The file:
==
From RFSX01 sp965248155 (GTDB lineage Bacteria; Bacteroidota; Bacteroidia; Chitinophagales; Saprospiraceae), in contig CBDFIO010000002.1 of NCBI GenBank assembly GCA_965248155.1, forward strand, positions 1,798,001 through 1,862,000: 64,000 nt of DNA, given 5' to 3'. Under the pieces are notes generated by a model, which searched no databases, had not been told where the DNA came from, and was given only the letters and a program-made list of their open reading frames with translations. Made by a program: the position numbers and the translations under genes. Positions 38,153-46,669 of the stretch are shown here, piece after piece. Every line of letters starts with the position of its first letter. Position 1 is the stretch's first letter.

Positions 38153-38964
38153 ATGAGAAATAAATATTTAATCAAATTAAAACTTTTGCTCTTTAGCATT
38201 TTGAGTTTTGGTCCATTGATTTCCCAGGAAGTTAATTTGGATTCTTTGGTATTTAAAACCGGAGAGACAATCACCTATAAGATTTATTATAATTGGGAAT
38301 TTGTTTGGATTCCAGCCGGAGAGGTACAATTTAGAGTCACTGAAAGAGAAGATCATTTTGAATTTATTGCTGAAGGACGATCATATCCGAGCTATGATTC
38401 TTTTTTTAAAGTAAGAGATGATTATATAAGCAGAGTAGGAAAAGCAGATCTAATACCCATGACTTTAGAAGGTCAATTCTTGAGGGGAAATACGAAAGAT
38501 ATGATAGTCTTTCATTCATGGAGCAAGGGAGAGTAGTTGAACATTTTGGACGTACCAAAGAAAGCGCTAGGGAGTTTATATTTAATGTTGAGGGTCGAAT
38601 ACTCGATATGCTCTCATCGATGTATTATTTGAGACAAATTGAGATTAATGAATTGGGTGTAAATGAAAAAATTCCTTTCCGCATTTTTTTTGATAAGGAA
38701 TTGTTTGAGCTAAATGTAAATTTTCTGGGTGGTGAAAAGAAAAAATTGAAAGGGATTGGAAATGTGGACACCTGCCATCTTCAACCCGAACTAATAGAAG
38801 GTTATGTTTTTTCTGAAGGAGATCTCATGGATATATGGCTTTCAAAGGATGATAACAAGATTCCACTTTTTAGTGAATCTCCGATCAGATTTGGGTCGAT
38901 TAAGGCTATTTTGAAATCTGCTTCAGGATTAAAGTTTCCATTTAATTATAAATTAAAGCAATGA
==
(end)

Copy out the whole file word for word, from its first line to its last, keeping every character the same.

From RFSX01 sp965248155 (GTDB lineage Bacteria; Bacteroidota; Bacteroidia; Chitinophagales; Saprospiraceae), in contig CBDFIO010000002.1 of NCBI GenBank assembly GCA_965248155.1, forward strand, positions 1,798,001 through 1,862,000: 64,000 nt of DNA, given 5' to 3'. Under the pieces are notes generated by a model, which searched no databases, had not been told where the DNA came from, and was given only the letters and a program-made list of their open reading frames with translations. Made by a program: the position numbers and the translations under genes. Positions 38,153-46,669 of the stretch are shown here, piece after piece. Every line of letters starts with the position of its first letter. Position 1 is the stretch's first letter.

Positions 38153-38964
38153 ATGAGAAATAAATATTTAATCAAATTAAAACTTTTGCTCTTTAGCATT
38201 TTGAGTTTTGGTCCATTGATTTCCCAGGAAGTTAATTTGGATTCTTTGGTATTTAAAACCGGAGAGACAATCACCTATAAGATTTATTATAATTGGGAAT
38301 TTGTTTGGATTCCAGCCGGAGAGGTACAATTTAGAGTCACTGAAAGAGAAGATCATTTTGAATTTATTGCTGAAGGACGATCATATCCGAGCTATGATTC
38401 TTTTTTTAAAGTAAGAGATGATTATATAAGCAGAGTAGGAAAAGCAGATCTAATACCCATGACTTTAGAAGGTCAATTCTTGAGGGGAAATACGAAAGAT
38501 ATGATAGTCTTTCATTCATGGAGCAAGGGAGAGTAGTTGAACATTTTGGACGTACCAAAGAAAGCGCTAGGGAGTTTATATTTAATGTTGAGGGTCGAAT
38601 ACTCGATATGCTCTCATCGATGTATTATTTGAGACAAATTGAGATTAATGAATTGGGTGTAAATGAAAAAATTCCTTTCCGCATTTTTTTTGATAAGGAA
38701 TTGTTTGAGCTAAATGTAAATTTTCTGGGTGGTGAAAAGAAAAAATTGAAAGGGATTGGAAATGTGGACACCTGCCATCTTCAACCCGAACTAATAGAAG
38801 GTTATGTTTTTTCTGAAGGAGATCTCATGGATATATGGCTTTCAAAGGATGATAACAAGATTCCACTTTTTAGTGAATCTCCGATCAGATTTGGGTCGAT
38901 TAAGGCTATTTTGAAATCTGCTTCAGGATTAAAGTTTCCATTTAATTATAAATTAAAGCAATGA